ATLANTA — ATLANTA – For participants in the AJC Peachtree Road Race, the t-shirt waiting at the finish line is as treasured as an Olympic gold medal.
Most road races come with t-shirts. Only in Atlanta on the 4th of July is there mystery and passionate history connected to these lightweight, cotton garments.
“I don’t know of any road race, any marathon in the world that does their t-shirt distribution and design the way we do here,” said Atlanta Track Club Executive Director Rich Kenah.
Bill Peters running memories include several Independence Day trips down Peachtree along with the t-shirts he took home. When he ran his first Peachtree in 1975, the race t-shirt didn’t carry the aura that it does today. Eventually, Peters carried his shirt high after each run.
“Hold the shirt up to show all the runners still on the course,” said Peters. “Everybody screaming and yahooing. That was pretty exciting.”
Most races award a t-shirt to anyone who enters. At the Peachtree you have to finish.
There was no shirt for runners in the first Peachtree in 1970. For a while, only a limited number of finishers received a cool, cotton prize. Now, there’s enough for everyone.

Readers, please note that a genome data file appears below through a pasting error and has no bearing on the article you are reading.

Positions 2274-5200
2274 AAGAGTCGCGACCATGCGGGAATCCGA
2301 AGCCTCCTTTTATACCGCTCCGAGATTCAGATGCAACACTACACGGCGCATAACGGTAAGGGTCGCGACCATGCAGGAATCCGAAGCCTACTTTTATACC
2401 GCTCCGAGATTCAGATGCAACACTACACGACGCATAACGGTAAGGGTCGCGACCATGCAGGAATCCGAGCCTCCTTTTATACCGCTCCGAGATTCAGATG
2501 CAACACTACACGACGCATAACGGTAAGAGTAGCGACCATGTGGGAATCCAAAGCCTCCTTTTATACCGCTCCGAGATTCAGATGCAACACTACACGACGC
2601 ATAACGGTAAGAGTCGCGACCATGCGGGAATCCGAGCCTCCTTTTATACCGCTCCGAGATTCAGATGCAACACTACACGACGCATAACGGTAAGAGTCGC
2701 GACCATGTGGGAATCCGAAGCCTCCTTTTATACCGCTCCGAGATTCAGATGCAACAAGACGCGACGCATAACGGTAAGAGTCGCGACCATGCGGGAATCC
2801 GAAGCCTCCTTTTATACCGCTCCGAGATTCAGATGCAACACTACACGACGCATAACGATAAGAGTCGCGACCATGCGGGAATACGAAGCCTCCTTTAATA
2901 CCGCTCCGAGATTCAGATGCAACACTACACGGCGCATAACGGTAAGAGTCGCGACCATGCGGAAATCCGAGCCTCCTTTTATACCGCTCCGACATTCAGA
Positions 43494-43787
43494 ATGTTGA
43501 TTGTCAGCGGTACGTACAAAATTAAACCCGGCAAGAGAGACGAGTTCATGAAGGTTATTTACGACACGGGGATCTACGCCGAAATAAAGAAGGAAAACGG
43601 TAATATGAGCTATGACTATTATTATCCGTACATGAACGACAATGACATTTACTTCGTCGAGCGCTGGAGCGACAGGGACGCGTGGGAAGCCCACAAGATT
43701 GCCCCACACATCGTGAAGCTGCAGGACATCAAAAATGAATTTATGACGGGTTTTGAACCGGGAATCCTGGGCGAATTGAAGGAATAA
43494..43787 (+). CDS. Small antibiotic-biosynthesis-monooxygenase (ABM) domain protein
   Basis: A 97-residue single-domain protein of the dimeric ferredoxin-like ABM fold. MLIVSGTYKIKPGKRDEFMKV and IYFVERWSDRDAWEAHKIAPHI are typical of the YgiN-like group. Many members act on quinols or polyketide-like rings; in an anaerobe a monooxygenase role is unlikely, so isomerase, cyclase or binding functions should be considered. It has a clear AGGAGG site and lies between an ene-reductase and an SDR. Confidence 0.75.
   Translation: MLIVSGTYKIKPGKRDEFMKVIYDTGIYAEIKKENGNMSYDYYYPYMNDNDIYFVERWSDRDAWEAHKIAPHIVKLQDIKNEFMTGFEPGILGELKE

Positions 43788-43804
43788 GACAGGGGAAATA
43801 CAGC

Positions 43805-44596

Until 1994. race organizers were responsible for the design of the shirt. Since then, Atlanta has voted on designs submitted by artists like Shay Harbaugh. Her work appeared on the 2016 version.
“It’s a huge part of the city and history and tradition,” said Harbaugh. “Knowing I’m part of that, it’s an amazing feeling I’m still grateful for.”
Like a great unveiling, the shirt design is kept a secret until that first finisher receives their reward.
The process, the anticipation, and the exhausting effort to earn that coveted t-shirt are all a part of Atlanta's history.
“If you go to the Braves game, if you go to barbecues, the vast majority of people you see are wearing their finisher’s shirt,” said Kenah.
In Atlanta, a cotton garment is a celebration, and everyone who wears it is, for at least a day, a celebrity.
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